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Petrovka Street, 25

The main building of the Moscow Museum of Modern Art is of historical and cultural value. In the historical record of Moscow, this architectural monument belonging to the XVIII century is known as Gubin? s residence. Indeed, some centuries ago this building was the main house of the city estate of rich Ural landowner and merchant Mikhail Pavlovich Gubin. The building was constructed in 1793 by the famous Russian architect Matvey Kazakov.

The city district where the Museum is located was already inhabited by Moscovites in the 14th century. At that time, Petrovka street looked like a desert road, going from Vysokopetrovsky Monastery — vis-à-vis of the museum building — to the Kremlin. Till the end of the 17th century, the place where the mansion is located was the settlement of monastery? s workers. In the times of Peter the Great here, at Petrovka, was the huge estate of the boyar Naryshkin family, whose house had a bridge-like passage to the monastery.

Many landowners have changed until the territory was bought by the one whose name rests in centuries because of the beautiful monument that he built and that remained nearly untouched through more than 200 years. «I have a house in the White City... which was bought from Orenburg merchant Dmitry Kuzmin, son of Krasheninnikov...» — that? s how Gubin reports to Moscow office of city constructions on May 25, 1799. Researchers working on the architectural heritage of Matvey Kazakov suppose that the main building of the residence was rebuilt by the architect on the grounds of previous construction. The building with side-wings (one of them is preserved till nowadays) looked like a typical Moscow residence complex facing the street front. A park with small pond was situated behind the buildings. The residence remained in this condition until the end of the 19th century. Then it suffered the fate of many old Moscow residences: the partition of property. The major part of it with the garden and the pond was sold and overbuilt. In 1880, the main house was rent for gymnasium, where the famous Symbolist poet Valery Briusov and Bakhrushin brothers studied.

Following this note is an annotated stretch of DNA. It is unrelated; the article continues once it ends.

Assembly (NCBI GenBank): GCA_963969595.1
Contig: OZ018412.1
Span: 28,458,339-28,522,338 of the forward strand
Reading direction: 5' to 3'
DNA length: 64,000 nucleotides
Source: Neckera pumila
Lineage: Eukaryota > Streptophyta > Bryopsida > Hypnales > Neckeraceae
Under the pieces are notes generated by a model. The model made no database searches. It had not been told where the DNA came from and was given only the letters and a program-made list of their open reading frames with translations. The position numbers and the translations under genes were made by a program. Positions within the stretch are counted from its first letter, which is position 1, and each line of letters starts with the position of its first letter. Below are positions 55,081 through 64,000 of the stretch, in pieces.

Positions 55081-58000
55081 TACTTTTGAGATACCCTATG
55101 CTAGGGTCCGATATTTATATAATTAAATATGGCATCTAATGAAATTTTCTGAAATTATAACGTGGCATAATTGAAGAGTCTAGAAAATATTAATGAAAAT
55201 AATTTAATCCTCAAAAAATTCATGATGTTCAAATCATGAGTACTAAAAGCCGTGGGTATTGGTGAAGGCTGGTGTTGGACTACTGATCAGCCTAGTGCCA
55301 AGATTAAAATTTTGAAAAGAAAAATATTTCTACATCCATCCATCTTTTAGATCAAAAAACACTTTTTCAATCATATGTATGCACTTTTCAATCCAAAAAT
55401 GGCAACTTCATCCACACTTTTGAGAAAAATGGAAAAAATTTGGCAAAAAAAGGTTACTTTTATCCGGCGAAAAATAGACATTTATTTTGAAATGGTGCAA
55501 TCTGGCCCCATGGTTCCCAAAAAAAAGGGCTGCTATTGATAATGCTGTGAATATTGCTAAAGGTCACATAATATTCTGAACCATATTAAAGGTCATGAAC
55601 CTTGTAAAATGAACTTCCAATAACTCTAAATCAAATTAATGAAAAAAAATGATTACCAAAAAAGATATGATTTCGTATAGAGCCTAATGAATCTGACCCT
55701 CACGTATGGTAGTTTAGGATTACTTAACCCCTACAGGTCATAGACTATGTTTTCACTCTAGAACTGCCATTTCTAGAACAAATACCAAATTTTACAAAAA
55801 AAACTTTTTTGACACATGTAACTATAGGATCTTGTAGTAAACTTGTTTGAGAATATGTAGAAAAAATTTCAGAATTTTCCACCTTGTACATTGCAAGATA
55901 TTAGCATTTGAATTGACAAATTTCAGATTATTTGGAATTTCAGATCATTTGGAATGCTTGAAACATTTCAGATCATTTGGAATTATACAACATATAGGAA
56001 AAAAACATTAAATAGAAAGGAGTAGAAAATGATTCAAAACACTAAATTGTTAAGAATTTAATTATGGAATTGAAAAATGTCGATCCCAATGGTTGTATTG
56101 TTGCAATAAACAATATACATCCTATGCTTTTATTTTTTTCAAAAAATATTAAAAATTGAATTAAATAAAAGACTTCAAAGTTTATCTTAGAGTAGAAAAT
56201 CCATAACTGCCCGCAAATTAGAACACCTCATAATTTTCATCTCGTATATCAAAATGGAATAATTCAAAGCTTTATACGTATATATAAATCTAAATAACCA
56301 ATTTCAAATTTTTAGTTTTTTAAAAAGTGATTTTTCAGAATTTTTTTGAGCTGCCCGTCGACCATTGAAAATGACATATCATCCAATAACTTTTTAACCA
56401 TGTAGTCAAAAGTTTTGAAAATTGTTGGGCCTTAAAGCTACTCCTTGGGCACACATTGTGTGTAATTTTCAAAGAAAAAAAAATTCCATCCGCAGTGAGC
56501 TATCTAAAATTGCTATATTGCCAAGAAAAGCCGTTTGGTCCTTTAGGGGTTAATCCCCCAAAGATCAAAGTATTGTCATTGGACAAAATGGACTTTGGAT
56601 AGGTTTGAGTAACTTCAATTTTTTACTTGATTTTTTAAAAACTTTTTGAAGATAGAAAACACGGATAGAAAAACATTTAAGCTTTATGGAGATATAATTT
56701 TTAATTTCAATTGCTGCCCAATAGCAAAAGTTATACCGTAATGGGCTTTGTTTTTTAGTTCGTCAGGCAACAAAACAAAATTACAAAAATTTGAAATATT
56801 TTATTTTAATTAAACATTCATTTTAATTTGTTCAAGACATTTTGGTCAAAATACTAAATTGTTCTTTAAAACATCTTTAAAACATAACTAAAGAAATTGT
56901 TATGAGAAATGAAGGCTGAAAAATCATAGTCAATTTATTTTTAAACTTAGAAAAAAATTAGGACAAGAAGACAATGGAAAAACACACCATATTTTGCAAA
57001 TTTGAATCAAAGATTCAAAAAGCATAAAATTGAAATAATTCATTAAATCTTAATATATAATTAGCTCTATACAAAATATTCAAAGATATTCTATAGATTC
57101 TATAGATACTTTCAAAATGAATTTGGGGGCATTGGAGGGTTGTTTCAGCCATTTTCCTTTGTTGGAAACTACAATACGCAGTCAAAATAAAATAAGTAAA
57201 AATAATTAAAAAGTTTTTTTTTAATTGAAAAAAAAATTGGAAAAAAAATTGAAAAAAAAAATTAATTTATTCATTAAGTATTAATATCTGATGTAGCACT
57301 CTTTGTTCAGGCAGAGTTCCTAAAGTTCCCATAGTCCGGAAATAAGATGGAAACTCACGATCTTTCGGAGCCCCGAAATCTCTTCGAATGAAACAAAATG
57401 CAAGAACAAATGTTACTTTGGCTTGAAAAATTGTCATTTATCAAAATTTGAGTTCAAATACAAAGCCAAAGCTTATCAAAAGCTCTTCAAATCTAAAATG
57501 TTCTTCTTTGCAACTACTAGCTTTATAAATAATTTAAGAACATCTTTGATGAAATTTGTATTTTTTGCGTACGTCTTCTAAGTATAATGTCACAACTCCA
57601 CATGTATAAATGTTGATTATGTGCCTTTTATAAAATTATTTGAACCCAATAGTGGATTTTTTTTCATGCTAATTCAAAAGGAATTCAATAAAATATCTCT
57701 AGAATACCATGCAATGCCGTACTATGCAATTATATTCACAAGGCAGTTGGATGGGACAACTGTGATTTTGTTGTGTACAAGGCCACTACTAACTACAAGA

After the Revolution, the building? s destiny took another round. In 1920, the former gymnasium became the Institute of Physiotherapy and Orthopedics. During all the Soviet period, until the moment when the building became a museum, it served as a hospital foundation. Undoubtedly the external decor and the interiors suffered badly and needed capital restoration works. As a result, nowadays the visitor of the Museum can see the unique ceiling paintings in the classical style. Elements of the interior — front staircase, orchestral niche in the ball hall, ceramic stoves — still have an atmosphere of good old times of Moscow.

The idea to use the mansion as a museum of modern art is not a random one. The combination of old and new forms, the closest neighborhood of totally different styles raise a new possibility for the artist and for the viewer to find their own place in the synthetic space of culture. This element of free play with historic material is typical of the whole post-modern aesthetics. Many European countries had the same experience of exhibiting pieces of modern art in architectural spaces of other times.

Tuesday — Sunday: 12:00 — 21:00
The Museum is closed on Mondays
Last admission 30 minutes before the Museum closes
Telephone: 8 (495)690 68 70



Ermolaevsky Lane, 17

The second venue of the Moscow Museum of Modern Art is located at Ermolaevsky lane, 17. In Soviet times, the street was renamed in honour of Ivan Zholtovsky, classic of Soviet architecture, and now it bears its historic name.

The name Ermolaevsky was given to the lane after the church of Saint Ermolay «at the goat? s swamp» built in the 17th century, which hasn? t been preserved. Nowadays Maly Kozikhinsky lane runs through the place. The house where the Museum venue is located was constructed by Dmitry Markov in 1915 for the Moscow Architectural Society, financed by investments of architects. The society stayed in the building till 1932 and then was dissolved. Its last chairman in 1922-1932 was the renowned Moscow architect Alexey Schusev. In the Soviet era, the house belonged to the Moscow Union of Artists and served as a place for exhibitions of young artists and for the creative workshops. The building is executed in neoclassical style, which came after the Art Nouveau and was very popular at its own time.

On December, 3, 2003 the building was unveiled as the exhibition venue of the Moscow Museum of Modern Art and the MMOMA Education Center on 17 Ermolaevsky Lane was opened in the winter 2017. Center aims to become a platform for self-education, creative and social initiatives, academic research and will contribute the integration into the cultural life wide social groups.